The risks to personnel in space from the naturally occurring radiations are generally considered to be one of the three or four most serious limitations to human space missions, as noted in two reports of the National Research Council/National Academy of Sciences (1996, 1998) and the NASA Critical Path Roadmap. The main objective of the Core Project of the Radiation Effects Team for the National Space Biomedical Research Institute is to study the consequences of radiations in space in order to develop countermeasures, both physical and pharmaceutical, to reduce the risks of cancer and other diseases associated with such exposures.
During interplanetary missions, personnel in space will be exposed to galactic cosmic rays, including high-energy protons and energetic ions with atomic masses of iron or higher. In addition, solar events will produce radiation fields of high intensity for short but irregular durations. The level of intensity of these radiations is considerably higher than that on Earth's surface, and the biological risks to astronauts is consequently increased, including increased risks of carcinogenesis and other diseases. Carcinogenesis from space radiation is one of the major health concerns for long term space travel. Protons are the most abundant component of the space radiation in both solar particle events and in the galactic cosmic rays. The corresponding dose-rates for proton exposure range from 10-3 to 0.1 Gy/hr, with possible accumulated doses of roughly 0.5-2 Gy in a large solar particle event or for interplanetary travel. These dose-rates are lower than those used in therapeutic treatment of cancers or encountered in epidemiological studies of A-bomb survivors.
This group is examining the risk of cancers resulting from low-dose, low-dose rate exposures of model systems to photons, protons, and iron by using ground-based accelerators which are capable of producing beams of protons, iron, and other heavy ions at energies comparable to those encountered in space. The specific aims of this work include in-vivo studies of carcinogenesis resulting from exposures to low doses of energetic heavy- ions, protons, and photons. We have successfully conducted a series of experiments using a 1-GeV iron beam at the Brookhaven National Laboratory and 250-MeV protons at Loma Linda University Medical Center's proton synchrotron facility. As part of these studies, this group is investigating the potential for the pharmaceutical, Tamoxifen, to reduce the risk of breast cancer in astronauts exposed to the level of doses and particle types expected in space. These data are essential for an improved evaluation of the cancer risks from radiation in space. Nevertheless, this is only the second large-scale study of this type and only the first including a study of a chemopreventive agent. Although the experiments are only in the preliminary stages, extensive data have been forthcoming and are reviewed in this report.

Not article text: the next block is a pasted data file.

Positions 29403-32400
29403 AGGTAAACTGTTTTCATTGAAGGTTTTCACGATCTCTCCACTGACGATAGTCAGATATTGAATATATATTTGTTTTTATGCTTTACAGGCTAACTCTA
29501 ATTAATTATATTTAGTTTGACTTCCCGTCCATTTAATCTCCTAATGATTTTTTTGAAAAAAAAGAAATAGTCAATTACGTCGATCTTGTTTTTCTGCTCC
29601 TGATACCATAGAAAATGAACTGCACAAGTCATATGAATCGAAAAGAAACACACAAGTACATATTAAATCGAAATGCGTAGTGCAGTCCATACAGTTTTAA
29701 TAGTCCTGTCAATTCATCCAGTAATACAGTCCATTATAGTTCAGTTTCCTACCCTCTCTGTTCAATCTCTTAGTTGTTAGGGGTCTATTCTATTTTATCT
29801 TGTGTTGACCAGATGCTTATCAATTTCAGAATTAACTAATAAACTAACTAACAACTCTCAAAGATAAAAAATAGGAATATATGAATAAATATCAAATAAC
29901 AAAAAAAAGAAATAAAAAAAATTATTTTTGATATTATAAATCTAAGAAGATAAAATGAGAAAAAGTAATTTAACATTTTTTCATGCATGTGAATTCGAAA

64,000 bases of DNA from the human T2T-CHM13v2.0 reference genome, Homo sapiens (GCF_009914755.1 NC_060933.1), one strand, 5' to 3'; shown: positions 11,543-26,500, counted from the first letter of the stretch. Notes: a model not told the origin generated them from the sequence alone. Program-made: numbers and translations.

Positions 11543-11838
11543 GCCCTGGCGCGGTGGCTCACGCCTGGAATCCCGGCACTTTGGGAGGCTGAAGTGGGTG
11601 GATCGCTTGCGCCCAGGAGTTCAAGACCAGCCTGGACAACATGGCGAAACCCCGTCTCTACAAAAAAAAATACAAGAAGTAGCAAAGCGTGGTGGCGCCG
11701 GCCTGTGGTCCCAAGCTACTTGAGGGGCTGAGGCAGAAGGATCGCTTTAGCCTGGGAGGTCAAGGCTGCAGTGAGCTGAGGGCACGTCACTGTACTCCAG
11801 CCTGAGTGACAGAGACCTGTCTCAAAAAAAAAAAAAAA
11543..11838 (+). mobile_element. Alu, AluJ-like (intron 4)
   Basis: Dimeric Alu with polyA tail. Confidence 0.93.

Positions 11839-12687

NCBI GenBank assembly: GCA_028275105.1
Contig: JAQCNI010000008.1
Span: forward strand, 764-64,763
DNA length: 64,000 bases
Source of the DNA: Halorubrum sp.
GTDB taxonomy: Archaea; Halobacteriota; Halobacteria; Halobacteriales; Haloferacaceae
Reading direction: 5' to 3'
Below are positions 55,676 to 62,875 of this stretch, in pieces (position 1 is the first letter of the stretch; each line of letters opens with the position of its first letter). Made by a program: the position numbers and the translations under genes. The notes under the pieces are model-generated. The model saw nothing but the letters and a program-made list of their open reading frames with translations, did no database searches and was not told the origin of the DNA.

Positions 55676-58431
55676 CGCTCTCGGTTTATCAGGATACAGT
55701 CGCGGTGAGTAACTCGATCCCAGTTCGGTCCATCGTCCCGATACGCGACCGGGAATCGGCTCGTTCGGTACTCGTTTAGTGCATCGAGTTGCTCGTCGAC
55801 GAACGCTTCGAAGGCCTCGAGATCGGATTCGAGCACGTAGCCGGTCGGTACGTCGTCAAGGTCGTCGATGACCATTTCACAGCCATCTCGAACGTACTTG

Theoretical studies are being carried out as part of this project in a collaboration between scientists at NASA's Johnson Space Center and Johns Hopkins University. The theoretical studies, in coordination with the experimental program, have provided methods and predictions which are being used to improve our evaluation of radiation risks to be encountered and to evaluate appropriate strategies for countermeasures. Continued collection and analysis of data from this project over the next three years will enhance the precision of our estimates of biologic response and reduce the unacceptable uncertainties associated with present risk assessments of activities in space which increase vulnerability and costs.
Although the work in this project is primarily directed toward problems associated with space travel, the problem of protracted exposures to low-levels of radiation is one of national interest in our energy and defense programs, and the results may suggest new paradigms for addressing such risks.